Life in the frozen north: Canada's first native-owned train is the pride of its community
The ‘Wind of the North’ provides much-needed jobs and a lifeline to remote indigenous people in northeast Quebec. Just don’t mention speed or sticking to schedule, says Rachel Savage
The train ride from Sept-Îles, a port on the north shore of the mighty St Lawrence river in Canada, to Schefferville, a tiny, former mining town 355 miles north, is beautiful. Early in the journey, the train follows the winding Moisie river. Pine-covered mountains plunge steeply into the valley. Much of the dark blue water is still covered in ice and snow, even in May. Then the land flattens out and the train follows slim lakes that streak northwest across the Labrador plateau like oil on water. Under a grey sky, the landscape is quiet. Under a blue one, dazzlingly white.
Fast, the journey is not. It usually takes between 13 and 15 hours, and has taken as long as 24. Hunting and fishing parties are let off. Mine workers disembark at camps beside the tracks. At Emeril Junction, mile 224.5, the Quebec North Shore and Labrador Railway (QNS&L) driver swaps with one from Tshiuetin Rail Transportation. Tshiuetin, North America’s first indigenous-owned rail company, means “wind of the north” in Innu, a native language spoken in northeastern Quebec and Labrador. Its driver increases the train’s speed from a leisurely 40mph to a breezy 45mph.
Slow it may be, but Tshiuetin is of great importance to the three First Nations that own it: the Innu from Uashat Mak Mani-Utenam (close to Sept-Îles), the Innu of Matimekush-Lac John, and the Naskapi of Kawawachikamach (both near to Schefferville). There are the jobs it provides. There is the vital link between the isolated northern communities and the outside world. And there is the deep, symbolic significance of ownership and control.
“We’re very proud to own the company of Tshiuetin,” says Louise Mameanskum, a Naskapi who works in the freight department in Schefferville. She repeats the word “proud” over and over again. “I’m very proud to work for the train.”
Mobile phone signal disappears soon after the train pulls out of Sept-Îles. Some passengers head for the dining car to buy thick buttery slices of toast or add hot water to tea bags they’ve brought with them. Others snuggle up under blankets with iPads and laptops, or play cards. Children rush down the aisles until worn out enough to sleep in the dens of colourful sheets and blankets the adults build around the seats. Every few hours, cigarette smoke sneaks through the carriages from the toilets.
Yan Fortin Viellette, Tshiuetin’s conductor, waxes lyrical about the train ride. “It’s a dream, every journey,” he says.
He describes the otherworldly feeling as the train follows the Moisie river and then plunges briefly into a tunnel hewn through the mountain. It is the same feeling he felt on his first morning on the job seven years before. “It’s probably the most beautiful place in the world, in my opinion.”
For passengers, though, the journey is mostly a practical one. “Boring” is the blunt assessment of a group of adolescent girls travelling from Kawawachikamach for a volleyball tournament in Sept-Îles. “We sleep, we eat, we listen to music, we hang out,” shrugs Mary Uniam.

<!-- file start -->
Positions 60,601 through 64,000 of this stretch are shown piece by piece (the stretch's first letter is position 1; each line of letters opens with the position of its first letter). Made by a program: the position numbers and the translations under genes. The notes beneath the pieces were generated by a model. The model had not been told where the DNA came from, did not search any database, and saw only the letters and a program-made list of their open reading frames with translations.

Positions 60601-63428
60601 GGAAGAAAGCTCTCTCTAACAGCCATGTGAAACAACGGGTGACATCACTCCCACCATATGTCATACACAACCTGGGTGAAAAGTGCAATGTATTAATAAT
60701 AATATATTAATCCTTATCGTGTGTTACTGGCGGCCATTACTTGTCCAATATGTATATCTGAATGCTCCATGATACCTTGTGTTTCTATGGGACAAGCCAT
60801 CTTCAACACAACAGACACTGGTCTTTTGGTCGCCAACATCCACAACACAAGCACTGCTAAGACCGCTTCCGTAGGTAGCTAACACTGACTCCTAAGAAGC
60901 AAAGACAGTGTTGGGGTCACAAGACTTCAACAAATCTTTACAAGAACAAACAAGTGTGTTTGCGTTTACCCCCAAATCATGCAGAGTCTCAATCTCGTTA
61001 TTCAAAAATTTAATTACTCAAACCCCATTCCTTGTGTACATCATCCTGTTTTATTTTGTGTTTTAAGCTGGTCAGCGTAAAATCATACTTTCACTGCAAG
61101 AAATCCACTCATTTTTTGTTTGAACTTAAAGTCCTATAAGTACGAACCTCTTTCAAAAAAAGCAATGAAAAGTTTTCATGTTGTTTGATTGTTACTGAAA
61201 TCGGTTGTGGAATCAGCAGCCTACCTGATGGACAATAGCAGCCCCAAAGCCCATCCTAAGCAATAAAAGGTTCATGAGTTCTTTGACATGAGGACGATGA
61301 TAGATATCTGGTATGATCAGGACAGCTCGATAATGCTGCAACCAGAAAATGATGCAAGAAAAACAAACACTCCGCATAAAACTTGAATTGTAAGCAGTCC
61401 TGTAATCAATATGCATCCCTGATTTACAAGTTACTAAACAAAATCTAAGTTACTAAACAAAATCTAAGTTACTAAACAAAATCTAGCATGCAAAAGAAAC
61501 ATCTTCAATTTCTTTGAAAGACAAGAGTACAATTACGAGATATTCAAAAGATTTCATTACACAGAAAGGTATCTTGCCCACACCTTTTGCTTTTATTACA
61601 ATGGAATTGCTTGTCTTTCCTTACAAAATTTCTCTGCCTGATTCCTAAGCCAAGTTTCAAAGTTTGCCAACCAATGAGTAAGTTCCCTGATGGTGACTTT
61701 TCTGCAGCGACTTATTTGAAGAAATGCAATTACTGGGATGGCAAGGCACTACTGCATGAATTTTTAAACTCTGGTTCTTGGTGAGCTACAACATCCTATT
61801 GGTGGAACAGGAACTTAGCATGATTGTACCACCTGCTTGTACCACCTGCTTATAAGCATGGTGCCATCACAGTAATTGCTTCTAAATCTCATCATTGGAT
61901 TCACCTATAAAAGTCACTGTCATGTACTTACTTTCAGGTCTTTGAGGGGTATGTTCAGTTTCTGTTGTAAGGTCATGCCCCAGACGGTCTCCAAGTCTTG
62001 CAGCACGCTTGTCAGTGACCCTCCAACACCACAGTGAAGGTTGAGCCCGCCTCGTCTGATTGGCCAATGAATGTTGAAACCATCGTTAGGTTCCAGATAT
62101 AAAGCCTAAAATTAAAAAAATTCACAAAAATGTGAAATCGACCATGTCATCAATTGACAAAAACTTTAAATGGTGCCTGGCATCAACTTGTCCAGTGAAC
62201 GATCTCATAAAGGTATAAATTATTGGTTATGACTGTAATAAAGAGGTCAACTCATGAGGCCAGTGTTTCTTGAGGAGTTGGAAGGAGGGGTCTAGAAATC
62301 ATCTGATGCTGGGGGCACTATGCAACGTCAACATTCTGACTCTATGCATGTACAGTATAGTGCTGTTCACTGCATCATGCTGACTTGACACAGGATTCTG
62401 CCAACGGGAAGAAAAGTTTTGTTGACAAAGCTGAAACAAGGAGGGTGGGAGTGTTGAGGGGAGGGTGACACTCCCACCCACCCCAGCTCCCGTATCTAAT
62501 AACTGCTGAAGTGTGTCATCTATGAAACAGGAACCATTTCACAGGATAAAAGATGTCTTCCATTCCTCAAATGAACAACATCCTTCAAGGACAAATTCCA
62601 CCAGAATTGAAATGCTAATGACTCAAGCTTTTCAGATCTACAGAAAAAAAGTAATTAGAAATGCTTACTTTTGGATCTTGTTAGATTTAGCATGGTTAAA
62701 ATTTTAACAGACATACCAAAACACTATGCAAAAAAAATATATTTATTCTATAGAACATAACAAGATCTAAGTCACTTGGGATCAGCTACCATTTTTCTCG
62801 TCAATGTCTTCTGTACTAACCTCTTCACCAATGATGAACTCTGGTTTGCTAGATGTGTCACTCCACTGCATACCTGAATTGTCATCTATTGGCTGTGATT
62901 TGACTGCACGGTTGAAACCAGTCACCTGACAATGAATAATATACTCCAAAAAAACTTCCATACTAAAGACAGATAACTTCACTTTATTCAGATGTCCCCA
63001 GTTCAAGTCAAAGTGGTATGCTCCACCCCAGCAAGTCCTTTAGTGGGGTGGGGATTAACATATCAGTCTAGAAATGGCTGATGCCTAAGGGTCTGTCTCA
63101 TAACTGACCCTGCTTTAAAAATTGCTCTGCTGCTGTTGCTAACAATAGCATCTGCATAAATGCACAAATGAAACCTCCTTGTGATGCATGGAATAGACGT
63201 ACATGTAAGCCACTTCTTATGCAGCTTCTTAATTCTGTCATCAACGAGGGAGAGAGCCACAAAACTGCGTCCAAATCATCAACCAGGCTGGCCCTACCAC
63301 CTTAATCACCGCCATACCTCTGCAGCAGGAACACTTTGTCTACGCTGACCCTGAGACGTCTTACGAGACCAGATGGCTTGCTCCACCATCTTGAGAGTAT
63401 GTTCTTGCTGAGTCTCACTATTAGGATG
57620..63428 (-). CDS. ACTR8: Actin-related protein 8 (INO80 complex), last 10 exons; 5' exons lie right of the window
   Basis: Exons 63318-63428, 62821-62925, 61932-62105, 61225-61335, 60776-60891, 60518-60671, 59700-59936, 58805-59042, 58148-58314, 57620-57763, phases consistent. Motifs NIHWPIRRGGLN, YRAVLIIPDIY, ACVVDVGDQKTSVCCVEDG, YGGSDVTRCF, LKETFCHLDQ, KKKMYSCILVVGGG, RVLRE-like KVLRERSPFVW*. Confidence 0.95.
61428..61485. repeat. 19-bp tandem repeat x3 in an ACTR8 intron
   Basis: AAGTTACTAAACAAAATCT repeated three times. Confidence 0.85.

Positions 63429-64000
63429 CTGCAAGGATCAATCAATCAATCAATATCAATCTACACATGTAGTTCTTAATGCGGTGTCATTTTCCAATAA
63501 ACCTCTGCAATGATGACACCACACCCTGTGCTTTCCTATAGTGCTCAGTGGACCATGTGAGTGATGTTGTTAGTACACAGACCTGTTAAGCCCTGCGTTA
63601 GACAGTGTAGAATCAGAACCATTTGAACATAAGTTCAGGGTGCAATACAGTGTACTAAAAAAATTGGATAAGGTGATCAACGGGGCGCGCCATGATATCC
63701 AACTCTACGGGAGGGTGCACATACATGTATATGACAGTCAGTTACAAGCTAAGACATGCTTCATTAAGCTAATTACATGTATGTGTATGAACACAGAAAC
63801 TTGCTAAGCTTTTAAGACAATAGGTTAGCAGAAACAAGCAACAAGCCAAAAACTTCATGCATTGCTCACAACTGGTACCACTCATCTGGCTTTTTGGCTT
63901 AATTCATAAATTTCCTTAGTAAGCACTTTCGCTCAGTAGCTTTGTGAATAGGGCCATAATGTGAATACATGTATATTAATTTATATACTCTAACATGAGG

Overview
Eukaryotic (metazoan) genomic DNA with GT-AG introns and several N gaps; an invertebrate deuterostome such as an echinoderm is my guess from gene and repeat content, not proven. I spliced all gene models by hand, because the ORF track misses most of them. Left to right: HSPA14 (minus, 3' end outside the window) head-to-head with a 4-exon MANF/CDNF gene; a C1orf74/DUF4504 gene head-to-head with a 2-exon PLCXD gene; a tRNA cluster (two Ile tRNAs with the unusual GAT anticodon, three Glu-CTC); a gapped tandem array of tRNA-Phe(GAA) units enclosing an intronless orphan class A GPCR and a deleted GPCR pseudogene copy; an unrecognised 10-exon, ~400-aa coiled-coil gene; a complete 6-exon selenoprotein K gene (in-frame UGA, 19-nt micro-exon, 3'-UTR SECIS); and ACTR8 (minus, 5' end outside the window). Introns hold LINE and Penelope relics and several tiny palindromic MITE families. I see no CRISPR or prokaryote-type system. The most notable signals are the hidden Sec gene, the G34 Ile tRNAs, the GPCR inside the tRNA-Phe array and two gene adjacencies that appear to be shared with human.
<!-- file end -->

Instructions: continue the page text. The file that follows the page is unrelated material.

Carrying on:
The railway was built between 1951 and 1954 by the Iron Ore Company (IOC) of Canada (which still owns QNS&L). Its primary purpose was to transport ore from Schefferville, which was carved out of the wilderness as an IOC company town, to Sept-Îles, from where it could be shipped out of the Gulf of St Lawrence to the steel mills of post-war America.
But less than 30 years later, in 1982, Schefferville’s mines were shut down and most of the population left; the majority who stayed were native Innu (also known as Montagnais) and Naskapi. QNS&L kept running subsidised passenger and freight services to the town until December 2005, when it sold the Emeril Junction-Schefferville line to the three First Nations for C$1 (60p). (IOC, which has been majority-owned by British mining giant Rio Tinto since 2000, still runs mines in Labrador City, which are connected by a 36 mile line branching west from Emeril.)
“It wasn’t feasible for QNS&L,” says James Berube, Tshiuetin’s operations manager. “Nobody was interested in taking over the railway.
“So the three councils decided to take it over. Because it is a lifeline to Schefferville. I mean all food, all fuel, all necessities come in through the train.”
Tshiuetin became the first native-owned train company in Canada, narrowly pipping the Keewatin Railway Company (which started operating in April 2006 in the central province of Manitoba). Fewer than half the staff were indigenous; there simply were not enough who were qualified. Now, around three-quarters of the 60 permanent staff are native, thanks to a rigorous training programme, and another 25 or so are hired to do track work in the summer when the weather warms up.
“A lot of people in the railway industry, and even QNS&L, had said that we wouldn’t last six months,” says Mr Berube, who has been a train driver and conductor in his 10 years with Tshiuetin, having never worked on a railway before. “And here we are 13 years later.”